Do you think of yourself as a content creator? Nowadays, in the world of online media, creation is only part of the story. From now on, you might like to think of yourself as more of a 'content manager' instead.
Why is this? ‘Content creator’ implies just that: you create something, you polish it, you publish it, and you send it out into the world via your preferred medium such as social media, a podcast, or a newsletter. Then you sit back to watch the readers or listeners come in. And then, in an instant, it’s time to start researching and planning the next article or podcast.
In my opinion this is a hangover from the mindset of the print world. For so long, newspaper staff would write a story, print it and send it out to be read, essentially never to be seen again after that day. But times have changed! The term ‘content manager’ implies a little more strategic thinking, which has become possible with the advent of the internet.
It implies that content is not just created but given multiple uses, in perhaps multiple channels, thus maximizing the amount of value it brings to the creator (or manager!). After all, there are so many digital formats and media platforms out there that one brilliant piece of content deserves to get as much exposure as possible. In addition, it lets your audience enjoy the content no matter the channel they follow you on.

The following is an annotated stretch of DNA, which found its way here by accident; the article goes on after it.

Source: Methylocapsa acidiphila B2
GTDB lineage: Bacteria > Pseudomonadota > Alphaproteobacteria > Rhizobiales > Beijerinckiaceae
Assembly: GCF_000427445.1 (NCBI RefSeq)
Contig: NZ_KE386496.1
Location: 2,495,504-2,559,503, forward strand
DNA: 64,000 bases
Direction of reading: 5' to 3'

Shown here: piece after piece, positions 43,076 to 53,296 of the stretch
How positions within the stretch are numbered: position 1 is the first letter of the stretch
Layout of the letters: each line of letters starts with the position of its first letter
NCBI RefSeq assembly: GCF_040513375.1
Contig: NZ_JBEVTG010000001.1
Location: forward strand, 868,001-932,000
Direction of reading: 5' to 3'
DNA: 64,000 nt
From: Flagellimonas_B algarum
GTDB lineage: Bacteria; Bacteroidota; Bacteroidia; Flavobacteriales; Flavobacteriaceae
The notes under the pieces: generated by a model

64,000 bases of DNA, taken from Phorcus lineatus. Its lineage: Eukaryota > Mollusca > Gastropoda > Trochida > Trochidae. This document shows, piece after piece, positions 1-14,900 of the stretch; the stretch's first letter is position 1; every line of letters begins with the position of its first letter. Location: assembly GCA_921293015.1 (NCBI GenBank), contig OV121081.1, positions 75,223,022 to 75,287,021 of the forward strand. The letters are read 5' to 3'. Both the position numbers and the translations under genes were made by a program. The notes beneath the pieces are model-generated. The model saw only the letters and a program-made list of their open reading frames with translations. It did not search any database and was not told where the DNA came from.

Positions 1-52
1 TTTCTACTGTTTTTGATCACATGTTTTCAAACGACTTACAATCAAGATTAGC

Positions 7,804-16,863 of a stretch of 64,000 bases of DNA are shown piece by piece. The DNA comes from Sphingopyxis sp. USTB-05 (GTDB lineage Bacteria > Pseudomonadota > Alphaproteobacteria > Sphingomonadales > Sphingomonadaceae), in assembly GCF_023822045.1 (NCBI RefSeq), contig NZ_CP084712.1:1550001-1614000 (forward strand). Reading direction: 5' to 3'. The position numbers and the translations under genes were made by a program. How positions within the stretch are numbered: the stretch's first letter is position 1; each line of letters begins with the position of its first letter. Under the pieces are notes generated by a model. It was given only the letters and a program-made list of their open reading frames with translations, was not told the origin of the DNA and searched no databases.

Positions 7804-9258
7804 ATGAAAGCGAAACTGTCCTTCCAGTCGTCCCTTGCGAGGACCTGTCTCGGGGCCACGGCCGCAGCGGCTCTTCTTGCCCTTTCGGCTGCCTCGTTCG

How do you make one piece of content work across multiple audiences and/or multiple formats? You ‘repurpose’ it.
What is repurposing? How does it work for content?
Repurposing means taking something with a valuable use case (for some people) and changing its delivery method or format to create a new — but still valuable — use case (for other people). Last month, I took an old wooden tabletop that had been gathering dust in a garage and restored it to become a new coffee table.
When it comes to content, repurposing means changing the channel, format or media, such as transcribing a video tutorial on YouTube to become a blog post for readers.
When is repurposing content beneficial?
Managing your content well means you can spread your message farther and wider with less time and effort than creating another piece of content from scratch. If you can reach another thousand people with a post on social media by repurposing a quote from a blog post, why not take advantage?
However, not all content lends itself to repurposing — just as in the earlier real-world example, the tabletop I repurposed wouldn’t work as a kitchen counter, but it absolutely works well as a coffee table. In the world of digital content, a video that’s hugely reliant on imagery won’t work as a podcast because listeners won’t be able to see the visuals. The trick is to think about which pieces of content will work when repurposed and how they might look in their new format.
How to decide when to repurpose content
Here are some questions to help you decide, and some tips to avoid problems:
What is the goal of repurposing it?
A good starting point is to think about existing content assets that performed well in their existing format, such as one of your top-performing blog posts. Use Google Analytics to rank your posts and pages.